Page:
As great as the acting is (Robert Lindsey is superb as Captain/Admiral Pellew), the real stars of this show are the ships themselves: the grand Justinian, the sturdy frigate Indefatigable, the 74-gun Renown, and Hornblower's very own Hotspur. These old ships from the Age of Sail bring a rare presence and dignity to the screen, and one can't help but watch in awe as they run out the guns in preparation for battle, trim the sails to ride out huge storms, or sail into the horizon with crew members perched high in the rigging.
Highly recomended, Hornblower combines action and adventure with a human touch, as Mr. Hornblower strives to fulfil his duty whilst wrestling with the morality of war and occasionally questioning his own ability to lead the men in his charge. Horatio Hornblower is a worthy hero in the chivalrous mould, displaying patience and bravery, greatness and extreme kindness, weaved into a series of inspiring tales."
Horatio blow your horn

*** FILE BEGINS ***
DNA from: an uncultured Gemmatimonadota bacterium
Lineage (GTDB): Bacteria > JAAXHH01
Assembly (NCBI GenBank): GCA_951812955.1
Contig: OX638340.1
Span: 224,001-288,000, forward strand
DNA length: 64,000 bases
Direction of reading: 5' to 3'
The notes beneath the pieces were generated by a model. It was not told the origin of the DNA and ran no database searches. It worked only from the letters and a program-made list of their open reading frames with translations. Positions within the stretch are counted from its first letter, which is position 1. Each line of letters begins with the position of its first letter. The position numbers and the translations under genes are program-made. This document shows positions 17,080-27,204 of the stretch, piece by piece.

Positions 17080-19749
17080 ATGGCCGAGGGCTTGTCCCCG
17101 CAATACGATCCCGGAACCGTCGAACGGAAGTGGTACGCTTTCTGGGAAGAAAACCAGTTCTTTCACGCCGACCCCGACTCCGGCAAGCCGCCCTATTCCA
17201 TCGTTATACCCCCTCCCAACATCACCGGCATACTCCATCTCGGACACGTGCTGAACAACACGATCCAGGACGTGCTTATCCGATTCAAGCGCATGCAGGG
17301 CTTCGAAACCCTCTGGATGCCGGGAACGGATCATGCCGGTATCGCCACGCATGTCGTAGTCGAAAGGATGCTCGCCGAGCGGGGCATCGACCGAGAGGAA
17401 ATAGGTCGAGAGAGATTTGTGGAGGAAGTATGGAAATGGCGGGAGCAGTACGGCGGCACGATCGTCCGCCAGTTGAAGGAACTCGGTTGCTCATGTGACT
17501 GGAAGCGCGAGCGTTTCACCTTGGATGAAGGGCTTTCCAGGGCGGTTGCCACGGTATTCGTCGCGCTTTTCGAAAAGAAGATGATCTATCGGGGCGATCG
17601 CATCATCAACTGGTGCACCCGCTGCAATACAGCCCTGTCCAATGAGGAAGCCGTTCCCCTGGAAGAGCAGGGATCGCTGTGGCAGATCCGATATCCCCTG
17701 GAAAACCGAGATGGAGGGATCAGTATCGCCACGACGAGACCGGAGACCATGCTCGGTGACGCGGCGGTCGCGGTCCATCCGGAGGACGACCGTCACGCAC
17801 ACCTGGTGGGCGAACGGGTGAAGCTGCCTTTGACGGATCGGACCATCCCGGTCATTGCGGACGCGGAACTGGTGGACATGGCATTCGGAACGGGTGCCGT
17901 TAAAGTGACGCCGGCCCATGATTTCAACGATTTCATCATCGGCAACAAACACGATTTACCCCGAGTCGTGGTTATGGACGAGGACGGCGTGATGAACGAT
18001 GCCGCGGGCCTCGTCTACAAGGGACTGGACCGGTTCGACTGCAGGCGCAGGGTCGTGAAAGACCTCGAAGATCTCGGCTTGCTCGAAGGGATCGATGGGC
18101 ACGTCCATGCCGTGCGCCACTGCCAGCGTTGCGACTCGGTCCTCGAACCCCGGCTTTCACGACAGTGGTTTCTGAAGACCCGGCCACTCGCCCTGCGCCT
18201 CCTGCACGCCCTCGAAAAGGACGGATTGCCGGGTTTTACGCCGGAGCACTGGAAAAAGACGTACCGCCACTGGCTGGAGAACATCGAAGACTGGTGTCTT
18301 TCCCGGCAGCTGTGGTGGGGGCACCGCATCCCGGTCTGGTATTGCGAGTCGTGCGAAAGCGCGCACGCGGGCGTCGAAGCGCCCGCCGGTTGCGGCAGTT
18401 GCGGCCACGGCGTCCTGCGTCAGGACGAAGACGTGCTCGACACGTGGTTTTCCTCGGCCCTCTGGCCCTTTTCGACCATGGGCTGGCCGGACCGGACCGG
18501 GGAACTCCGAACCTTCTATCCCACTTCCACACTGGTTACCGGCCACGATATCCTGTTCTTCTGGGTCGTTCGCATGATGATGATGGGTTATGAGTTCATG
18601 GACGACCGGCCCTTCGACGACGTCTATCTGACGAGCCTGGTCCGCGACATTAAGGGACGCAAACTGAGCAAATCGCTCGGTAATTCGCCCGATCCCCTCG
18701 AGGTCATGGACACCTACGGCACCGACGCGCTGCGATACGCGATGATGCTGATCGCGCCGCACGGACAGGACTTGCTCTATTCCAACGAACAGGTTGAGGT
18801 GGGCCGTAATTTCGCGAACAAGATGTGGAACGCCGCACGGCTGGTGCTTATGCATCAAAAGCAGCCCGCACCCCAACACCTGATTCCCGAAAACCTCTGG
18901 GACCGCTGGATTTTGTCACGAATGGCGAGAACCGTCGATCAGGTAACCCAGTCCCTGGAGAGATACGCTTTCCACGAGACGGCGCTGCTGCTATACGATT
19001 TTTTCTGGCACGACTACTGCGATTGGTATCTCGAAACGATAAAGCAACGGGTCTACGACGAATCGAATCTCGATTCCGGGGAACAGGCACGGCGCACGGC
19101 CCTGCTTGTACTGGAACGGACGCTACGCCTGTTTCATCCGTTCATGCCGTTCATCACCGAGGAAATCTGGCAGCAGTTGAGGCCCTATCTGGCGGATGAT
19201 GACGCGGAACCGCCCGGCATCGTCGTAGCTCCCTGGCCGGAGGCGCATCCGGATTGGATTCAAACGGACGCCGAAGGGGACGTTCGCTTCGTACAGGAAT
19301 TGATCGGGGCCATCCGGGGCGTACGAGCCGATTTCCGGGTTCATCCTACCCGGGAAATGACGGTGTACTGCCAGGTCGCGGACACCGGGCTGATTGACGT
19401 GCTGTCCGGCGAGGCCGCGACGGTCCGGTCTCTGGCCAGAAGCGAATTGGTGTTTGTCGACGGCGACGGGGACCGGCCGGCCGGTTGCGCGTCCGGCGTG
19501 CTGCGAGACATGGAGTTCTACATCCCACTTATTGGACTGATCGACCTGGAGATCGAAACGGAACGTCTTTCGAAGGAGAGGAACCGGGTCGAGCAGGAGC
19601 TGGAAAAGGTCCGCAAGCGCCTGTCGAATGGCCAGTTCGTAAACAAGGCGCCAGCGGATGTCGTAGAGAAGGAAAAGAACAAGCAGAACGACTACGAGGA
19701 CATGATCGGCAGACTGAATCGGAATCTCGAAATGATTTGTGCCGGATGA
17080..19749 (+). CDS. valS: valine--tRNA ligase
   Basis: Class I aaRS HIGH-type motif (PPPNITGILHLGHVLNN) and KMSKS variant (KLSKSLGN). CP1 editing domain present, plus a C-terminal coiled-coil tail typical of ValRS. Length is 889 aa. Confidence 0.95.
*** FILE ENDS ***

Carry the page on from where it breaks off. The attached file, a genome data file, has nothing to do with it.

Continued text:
C. A. Luster | Burke, VA USA | 02/03/2006
(5 out of 5 stars)
"Being a huge fan of the original Hornblower movie with Gregory Peck, and "Damn the Defiant" with Alec Guinness, I was an immediate fan of this series from the start when it first aired on TV. This is a magnificent series. Any fan of seafaring movies or British drama will love it. Some of the greatest acting, scenery, costumes, and music you will ever find. This set is now a bargain compared to what the original three sets sold for on release. This set is less than half the size of the three sets together. The DVD cases are very slender making a nice compact set of 8 DVDs. Shop around, although Amazon is competitive, I have seen this set for under forty dollars. I like you wish for at least another six movies so it would have at least as many as the Sharpe's set not to mention a great deal more enjoyment for us."